On my recent attempt at it, I found this (this being Kirby's Dream Land 2, recall) to be the only Kirby game I know of to feature end level enemies that are any hard to take down, but beyond that I still don't like it much.

While it was, as that queer display about four PgUps from here boasts,

designed for the Super Gimbo, and the game scenes do look more colorful than you'd expect from the portable unit, each only actually has four colors, and these colors don't change very often. Additionally, the Super Game-Boy itself was not portable, and it filled about 25% of the screen with a frame because the Super NES display it aborbs the life force of is not an exact multiple of the Gamebeh's. As for the "audio capabilities," I didn't notice any. I'm probably fortunate in that aspect.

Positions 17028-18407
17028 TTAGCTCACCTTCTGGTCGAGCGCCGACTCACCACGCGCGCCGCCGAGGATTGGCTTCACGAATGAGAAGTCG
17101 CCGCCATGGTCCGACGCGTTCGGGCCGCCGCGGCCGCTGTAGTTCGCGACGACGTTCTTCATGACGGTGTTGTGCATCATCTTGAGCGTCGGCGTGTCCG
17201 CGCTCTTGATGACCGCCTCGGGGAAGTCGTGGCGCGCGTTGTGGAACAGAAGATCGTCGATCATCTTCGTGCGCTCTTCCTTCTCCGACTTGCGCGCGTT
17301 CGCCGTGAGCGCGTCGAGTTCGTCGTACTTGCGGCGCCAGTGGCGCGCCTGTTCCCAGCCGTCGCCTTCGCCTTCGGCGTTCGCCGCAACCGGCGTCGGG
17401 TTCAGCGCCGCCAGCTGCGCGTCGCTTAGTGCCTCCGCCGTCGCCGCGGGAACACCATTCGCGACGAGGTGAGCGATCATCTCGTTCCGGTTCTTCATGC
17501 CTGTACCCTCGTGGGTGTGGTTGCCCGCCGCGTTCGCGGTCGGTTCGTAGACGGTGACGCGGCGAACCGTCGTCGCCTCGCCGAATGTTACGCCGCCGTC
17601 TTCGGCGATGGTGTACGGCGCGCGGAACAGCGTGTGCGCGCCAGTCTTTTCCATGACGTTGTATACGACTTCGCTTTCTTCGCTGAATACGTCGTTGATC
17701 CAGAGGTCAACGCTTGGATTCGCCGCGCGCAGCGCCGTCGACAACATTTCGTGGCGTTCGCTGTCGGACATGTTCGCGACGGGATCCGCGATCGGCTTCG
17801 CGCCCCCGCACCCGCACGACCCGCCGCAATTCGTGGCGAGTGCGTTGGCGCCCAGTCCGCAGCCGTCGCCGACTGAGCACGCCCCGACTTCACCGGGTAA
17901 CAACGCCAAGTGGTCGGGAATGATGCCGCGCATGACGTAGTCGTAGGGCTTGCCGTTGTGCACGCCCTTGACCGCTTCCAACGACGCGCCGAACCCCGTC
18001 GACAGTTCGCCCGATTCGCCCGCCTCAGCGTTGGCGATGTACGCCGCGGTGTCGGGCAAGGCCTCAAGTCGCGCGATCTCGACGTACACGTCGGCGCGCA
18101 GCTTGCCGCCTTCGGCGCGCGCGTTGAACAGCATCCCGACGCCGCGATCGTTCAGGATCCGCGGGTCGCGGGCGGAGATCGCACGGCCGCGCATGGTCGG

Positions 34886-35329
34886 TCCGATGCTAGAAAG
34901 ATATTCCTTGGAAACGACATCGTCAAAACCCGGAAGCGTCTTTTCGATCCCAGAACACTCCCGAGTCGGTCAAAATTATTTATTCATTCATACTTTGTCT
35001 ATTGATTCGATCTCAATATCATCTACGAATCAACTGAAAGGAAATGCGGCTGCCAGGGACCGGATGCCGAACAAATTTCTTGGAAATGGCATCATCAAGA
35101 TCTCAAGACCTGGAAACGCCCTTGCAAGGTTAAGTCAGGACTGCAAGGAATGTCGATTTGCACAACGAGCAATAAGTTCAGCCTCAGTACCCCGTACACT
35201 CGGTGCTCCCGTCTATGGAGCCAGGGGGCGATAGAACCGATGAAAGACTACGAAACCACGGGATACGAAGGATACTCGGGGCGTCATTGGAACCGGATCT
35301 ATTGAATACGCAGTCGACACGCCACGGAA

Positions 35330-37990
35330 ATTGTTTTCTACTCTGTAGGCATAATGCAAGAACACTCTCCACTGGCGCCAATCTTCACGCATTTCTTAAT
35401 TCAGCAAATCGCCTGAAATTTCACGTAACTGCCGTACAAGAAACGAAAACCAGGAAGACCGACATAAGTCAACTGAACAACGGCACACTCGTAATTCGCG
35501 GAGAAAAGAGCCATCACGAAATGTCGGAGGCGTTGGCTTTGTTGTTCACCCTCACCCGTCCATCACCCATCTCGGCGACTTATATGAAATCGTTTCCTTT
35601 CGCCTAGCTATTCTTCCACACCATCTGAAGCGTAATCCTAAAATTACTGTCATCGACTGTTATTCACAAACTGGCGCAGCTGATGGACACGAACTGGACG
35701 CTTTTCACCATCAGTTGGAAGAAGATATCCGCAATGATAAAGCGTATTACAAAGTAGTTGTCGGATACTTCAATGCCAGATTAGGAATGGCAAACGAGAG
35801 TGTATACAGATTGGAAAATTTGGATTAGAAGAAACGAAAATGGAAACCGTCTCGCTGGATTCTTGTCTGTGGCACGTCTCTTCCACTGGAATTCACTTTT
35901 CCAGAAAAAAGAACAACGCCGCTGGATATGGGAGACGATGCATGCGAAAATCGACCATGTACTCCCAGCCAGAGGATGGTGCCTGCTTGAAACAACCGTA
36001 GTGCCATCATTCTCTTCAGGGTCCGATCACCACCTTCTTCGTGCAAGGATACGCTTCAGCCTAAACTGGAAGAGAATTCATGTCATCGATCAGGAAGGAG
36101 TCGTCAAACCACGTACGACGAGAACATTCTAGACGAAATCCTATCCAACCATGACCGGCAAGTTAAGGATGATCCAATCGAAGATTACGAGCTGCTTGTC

On occasion, that magazine would complain next to a[nother, non Nintendo produced] game's minus symbol "no Super Gameboy support," but in the long picture, this support in the game would only have been to the benefit of them to brighten up their pages and me years later to not feel quite so depressed playing it illegally on my computer screen. I don't think I'm taking a big risk saying that most gameboy games were mediocre and the only appeal was their portability. The chances were that there was either a better alternative or in fact a better version of the exact same game on the Super NES or Genesis. Indeed, from my reading, those comprised about 90% of the games that did have supergamebih support, even if this particular example was not among them.
Huh? What's that? Yes, I did own a Game Superboy. What be your point?

All right, I'm done here.